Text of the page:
Saturday, June 19, 2010


I missed an opportunity to give some of my money to a boy this past week.  He had curly hair and halfway-hurt puppy-dog eyes.  A bit wispy for my tastes, but still, a couple of twenties might have made his eyes shine prettily on me for a few seconds.  Instead, I got a look that was somewhere between dejected and offended when I said I would not be contributing any money to help in the Gulf of Mexico's cleanup.

It might have been the Natural Resources Defense Council he was seeking members for.  I can't remember.  I have no doubt that it was a good cause, responsible and legitimate.  Mostly I didn't contribute or join because I didn't have money on me.   But for a while now, I have stopped contributing to charities.

Five years.

The last time I gave--and gave sacrificially--was to help New Orleans, a city I love dearly.  I donated a chunk of my Visa card to the Red Cross--and to another organization that expressly intended to help New Orleanians who are lesbian, gay, bisexual, and transgendered (partly because my understanding was that the Red Cross has had a bumpy past with the LGBT communities--an understanding that has been challenged since then by a gay friend who works--or worked--at the Red Cross).

At first I thought the boy was asking for signatures, as he rattled off his prepared spiel.  Now a signature I would have given him--even a phone number.  But money is a different matter.  The phrase "blood from a turnip" springs to mind, but then so does "a cold day in hell."

I love the Gulf of Mexico.  The most beautiful beach I have ever seen is the white sands of Pensacola Beach, in 1987.  And, as I said, I do not doubt that the organization the boy represented was (is) legitimate.

It's not that I'm a defender of BP or a drill-baby-drill conservative (so ironic, isn't it, that the only things conservatives tend not to want to conserve is the planet they live on and the government of the nation for which the flag they would never burn stands, the same government established in the Constitution they interpret so strictly constructionistically sometimes).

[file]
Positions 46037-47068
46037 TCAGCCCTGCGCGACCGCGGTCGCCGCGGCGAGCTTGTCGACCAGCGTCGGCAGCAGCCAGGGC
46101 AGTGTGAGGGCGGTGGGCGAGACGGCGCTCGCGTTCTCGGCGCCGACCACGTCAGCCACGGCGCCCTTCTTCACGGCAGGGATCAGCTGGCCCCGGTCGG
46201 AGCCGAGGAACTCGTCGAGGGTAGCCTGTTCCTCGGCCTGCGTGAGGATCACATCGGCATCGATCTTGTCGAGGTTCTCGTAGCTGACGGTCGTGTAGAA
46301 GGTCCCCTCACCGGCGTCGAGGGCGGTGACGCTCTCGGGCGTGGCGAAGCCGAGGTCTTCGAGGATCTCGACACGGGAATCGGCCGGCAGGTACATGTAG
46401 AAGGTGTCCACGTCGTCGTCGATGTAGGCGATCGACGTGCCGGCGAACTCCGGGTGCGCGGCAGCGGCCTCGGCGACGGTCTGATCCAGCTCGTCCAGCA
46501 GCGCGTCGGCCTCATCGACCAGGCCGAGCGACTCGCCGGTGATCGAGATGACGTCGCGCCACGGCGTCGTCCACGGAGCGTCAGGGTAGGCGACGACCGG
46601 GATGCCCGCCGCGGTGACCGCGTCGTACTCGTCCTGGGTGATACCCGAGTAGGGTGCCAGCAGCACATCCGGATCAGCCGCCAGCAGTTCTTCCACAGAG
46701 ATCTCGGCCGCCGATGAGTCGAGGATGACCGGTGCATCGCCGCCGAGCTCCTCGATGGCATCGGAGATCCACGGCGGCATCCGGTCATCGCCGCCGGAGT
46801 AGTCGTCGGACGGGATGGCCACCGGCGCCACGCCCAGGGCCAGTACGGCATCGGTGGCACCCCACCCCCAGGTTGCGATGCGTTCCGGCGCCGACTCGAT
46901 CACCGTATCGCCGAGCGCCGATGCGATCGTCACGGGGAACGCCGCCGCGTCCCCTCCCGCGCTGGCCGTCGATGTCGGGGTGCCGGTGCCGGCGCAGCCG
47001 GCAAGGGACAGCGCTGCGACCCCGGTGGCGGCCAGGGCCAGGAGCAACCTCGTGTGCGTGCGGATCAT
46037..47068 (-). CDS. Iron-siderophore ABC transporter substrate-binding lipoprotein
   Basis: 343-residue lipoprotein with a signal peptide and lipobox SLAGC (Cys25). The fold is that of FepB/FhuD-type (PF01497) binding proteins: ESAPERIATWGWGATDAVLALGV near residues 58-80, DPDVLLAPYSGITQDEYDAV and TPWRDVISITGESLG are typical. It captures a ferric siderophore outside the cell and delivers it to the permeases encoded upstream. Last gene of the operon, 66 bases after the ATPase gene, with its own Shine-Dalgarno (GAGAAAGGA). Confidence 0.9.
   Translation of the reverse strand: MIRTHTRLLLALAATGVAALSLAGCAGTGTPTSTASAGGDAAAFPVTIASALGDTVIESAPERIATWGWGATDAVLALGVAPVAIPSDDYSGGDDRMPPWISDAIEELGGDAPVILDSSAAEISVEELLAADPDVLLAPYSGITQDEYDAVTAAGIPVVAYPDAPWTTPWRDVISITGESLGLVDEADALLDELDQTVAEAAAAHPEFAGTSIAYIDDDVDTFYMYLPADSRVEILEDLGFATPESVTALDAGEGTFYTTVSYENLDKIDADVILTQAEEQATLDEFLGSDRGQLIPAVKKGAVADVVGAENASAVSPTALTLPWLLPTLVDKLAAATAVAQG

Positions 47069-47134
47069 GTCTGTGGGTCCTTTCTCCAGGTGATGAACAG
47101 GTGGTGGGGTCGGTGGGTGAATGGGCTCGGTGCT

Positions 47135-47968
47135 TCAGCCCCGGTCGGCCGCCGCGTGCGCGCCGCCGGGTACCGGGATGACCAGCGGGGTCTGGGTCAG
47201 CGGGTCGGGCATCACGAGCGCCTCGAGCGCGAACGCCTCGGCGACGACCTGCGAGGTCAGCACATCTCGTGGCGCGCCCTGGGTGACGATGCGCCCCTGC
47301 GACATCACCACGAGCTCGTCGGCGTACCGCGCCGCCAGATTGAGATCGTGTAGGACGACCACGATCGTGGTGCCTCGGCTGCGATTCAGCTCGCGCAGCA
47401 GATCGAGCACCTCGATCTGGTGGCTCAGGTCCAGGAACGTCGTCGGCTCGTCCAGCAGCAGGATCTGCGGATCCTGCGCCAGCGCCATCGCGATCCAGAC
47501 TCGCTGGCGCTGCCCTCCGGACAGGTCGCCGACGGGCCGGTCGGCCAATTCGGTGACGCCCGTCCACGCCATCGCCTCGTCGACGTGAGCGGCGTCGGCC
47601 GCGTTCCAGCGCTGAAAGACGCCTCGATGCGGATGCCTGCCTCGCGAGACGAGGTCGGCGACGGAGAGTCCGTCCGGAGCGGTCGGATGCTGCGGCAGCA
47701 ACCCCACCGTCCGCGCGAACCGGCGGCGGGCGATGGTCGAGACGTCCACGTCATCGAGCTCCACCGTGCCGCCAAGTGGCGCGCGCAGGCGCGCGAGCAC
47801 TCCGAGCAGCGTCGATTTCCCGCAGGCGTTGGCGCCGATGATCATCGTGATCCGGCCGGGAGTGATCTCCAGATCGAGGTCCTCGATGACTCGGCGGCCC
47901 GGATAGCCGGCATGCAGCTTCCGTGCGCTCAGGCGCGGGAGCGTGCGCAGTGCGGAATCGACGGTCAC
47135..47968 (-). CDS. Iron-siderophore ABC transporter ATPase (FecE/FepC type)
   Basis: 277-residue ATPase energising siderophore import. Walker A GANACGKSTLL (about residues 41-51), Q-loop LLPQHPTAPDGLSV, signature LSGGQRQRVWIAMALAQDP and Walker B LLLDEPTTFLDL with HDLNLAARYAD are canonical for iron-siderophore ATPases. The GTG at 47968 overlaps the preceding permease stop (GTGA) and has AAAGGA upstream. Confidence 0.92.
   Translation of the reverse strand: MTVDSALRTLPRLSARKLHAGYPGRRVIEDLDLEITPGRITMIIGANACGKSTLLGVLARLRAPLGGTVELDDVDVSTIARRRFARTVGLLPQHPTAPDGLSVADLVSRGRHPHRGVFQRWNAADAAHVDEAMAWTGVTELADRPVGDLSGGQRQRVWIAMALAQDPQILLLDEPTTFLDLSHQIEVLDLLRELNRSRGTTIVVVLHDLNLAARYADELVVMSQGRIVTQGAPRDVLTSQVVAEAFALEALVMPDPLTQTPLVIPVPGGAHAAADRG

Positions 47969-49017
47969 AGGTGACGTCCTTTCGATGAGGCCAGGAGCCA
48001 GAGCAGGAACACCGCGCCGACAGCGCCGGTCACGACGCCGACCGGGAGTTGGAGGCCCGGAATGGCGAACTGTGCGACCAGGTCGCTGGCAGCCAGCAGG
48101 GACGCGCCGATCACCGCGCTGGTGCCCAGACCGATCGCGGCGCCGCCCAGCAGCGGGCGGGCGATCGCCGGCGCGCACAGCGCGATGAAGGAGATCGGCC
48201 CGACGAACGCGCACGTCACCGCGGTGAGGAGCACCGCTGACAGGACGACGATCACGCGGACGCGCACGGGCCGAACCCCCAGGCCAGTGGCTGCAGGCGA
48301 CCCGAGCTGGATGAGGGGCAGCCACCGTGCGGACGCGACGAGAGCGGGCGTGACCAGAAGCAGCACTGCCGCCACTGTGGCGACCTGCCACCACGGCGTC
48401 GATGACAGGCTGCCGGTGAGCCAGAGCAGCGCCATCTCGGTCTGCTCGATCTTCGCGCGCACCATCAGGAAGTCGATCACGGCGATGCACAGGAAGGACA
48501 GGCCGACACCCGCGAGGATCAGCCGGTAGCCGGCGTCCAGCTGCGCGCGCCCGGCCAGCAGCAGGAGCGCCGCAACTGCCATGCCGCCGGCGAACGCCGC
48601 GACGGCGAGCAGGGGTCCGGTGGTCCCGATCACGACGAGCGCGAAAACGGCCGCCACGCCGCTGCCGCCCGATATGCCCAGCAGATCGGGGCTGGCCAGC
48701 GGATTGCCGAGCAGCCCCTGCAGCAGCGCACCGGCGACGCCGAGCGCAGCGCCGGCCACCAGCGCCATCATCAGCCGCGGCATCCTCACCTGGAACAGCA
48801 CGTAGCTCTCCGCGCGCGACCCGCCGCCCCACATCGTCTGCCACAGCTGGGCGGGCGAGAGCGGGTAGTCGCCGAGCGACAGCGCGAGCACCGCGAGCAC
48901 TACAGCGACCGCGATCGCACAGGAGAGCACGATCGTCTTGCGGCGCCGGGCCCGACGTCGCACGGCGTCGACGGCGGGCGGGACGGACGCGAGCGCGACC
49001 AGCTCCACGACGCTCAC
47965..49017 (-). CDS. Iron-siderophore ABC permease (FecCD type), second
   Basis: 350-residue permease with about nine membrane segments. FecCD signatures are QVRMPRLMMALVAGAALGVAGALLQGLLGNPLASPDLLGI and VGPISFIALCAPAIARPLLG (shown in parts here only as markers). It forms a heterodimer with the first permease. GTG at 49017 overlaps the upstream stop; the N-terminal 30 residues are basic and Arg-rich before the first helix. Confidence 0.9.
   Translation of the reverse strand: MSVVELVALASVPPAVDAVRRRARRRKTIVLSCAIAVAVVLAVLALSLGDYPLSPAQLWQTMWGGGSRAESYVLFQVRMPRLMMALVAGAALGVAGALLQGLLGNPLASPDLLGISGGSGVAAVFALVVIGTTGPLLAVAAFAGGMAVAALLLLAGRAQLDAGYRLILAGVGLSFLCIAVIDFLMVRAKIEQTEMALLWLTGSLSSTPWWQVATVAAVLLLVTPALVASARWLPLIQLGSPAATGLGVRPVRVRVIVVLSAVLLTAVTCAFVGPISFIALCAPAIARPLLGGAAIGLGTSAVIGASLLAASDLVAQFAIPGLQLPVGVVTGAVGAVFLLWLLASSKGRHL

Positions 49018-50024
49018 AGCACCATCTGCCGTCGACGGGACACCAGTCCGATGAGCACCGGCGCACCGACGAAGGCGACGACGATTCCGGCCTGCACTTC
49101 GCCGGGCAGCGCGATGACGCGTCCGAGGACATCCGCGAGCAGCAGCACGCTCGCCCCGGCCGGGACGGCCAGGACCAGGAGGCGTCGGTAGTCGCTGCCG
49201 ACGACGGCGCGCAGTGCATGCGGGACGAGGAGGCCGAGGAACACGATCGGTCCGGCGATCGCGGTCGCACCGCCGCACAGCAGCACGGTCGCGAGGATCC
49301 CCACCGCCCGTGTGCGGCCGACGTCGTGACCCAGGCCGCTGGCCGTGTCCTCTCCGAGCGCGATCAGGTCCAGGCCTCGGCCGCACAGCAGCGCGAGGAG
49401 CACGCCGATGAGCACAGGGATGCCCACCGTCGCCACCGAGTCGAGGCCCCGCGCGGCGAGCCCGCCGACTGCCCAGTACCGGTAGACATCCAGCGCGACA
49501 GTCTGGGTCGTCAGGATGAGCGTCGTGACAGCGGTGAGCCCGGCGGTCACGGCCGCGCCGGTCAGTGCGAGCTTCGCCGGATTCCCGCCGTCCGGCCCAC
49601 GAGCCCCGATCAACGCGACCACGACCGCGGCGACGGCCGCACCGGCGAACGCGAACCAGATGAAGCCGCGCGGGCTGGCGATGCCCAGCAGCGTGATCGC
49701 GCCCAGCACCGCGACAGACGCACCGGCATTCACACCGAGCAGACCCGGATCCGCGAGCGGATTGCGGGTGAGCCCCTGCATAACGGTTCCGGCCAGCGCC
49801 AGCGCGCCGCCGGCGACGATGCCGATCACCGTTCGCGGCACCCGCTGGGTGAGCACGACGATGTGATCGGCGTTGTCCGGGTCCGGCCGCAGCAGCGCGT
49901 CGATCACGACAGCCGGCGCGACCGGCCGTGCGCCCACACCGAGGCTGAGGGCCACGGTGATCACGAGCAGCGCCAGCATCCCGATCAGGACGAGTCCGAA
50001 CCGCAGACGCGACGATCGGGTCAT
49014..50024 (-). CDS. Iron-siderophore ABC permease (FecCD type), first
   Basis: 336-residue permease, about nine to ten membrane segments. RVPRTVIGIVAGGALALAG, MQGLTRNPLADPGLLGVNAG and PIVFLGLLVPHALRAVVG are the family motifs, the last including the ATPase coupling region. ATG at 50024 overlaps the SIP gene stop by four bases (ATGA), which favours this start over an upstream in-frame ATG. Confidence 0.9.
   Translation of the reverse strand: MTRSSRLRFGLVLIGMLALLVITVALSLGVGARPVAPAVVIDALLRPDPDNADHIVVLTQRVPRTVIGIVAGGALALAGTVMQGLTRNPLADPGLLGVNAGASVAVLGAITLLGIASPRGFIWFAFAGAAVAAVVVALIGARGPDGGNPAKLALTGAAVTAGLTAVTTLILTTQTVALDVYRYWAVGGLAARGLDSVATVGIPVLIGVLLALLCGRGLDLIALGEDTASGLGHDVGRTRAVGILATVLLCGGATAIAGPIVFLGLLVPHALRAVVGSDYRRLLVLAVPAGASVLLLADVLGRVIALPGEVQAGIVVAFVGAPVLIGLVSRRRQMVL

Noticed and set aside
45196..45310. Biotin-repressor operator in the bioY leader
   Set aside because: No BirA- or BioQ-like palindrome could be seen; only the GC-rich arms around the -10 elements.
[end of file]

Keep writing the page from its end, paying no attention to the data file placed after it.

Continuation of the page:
I don't doubt that, had I just been paid, the boy's dark eyes would have melted me, and I would have given him everything I had just to belong to whatever it is he belongs to.

But I don't give to the Human Rights Campaign anymore, or to, or to the Democratic Party, or to NPR.  I've given to all of them in the past and still they harangue me for more.  Who can blame them?  They need the money.  They can do all kinds of good things with it that I can't do.  And prior donations of $20 or so have convinced them that there's more where that came from.

I will still sign things.  Just ask me.  I refuse fewer than a third of the requests I get for a signature.

I am especially reluctant to support financially organizations that lobby Congress.  I'm tired of lobbying.  It's no longer enough just to write letters to one's representatives.  It's no longer enough just to vote.  Now it's imperative to send money to organizations that know where and when to pass over a small bundle of unmarked bills to get a favorable vote ... to save the environment, to counteract the religious right, to counteract the greedy corporations, to find somebody who will say a few kind and tolerant words about apostates and homosexuals like me.

I can't see the point of paying elected officials something extra to do the right thing.  I realize the real politics roll on money.  But the thing is I don't have a whole lot of money.  Not only do the bad guys (BP, the Mormon Church, Wall Street) have more of it than I do ... so do the elected officials whose palm is out for some greasing.

So I will keep my money ... unless, that is, I have some in my pocket when somebody pretty with curly hair and sad eyes asks me for it ... and then I may ask if, at the very least, I may stuff the bills into the waistband of his Ginch Gonch.

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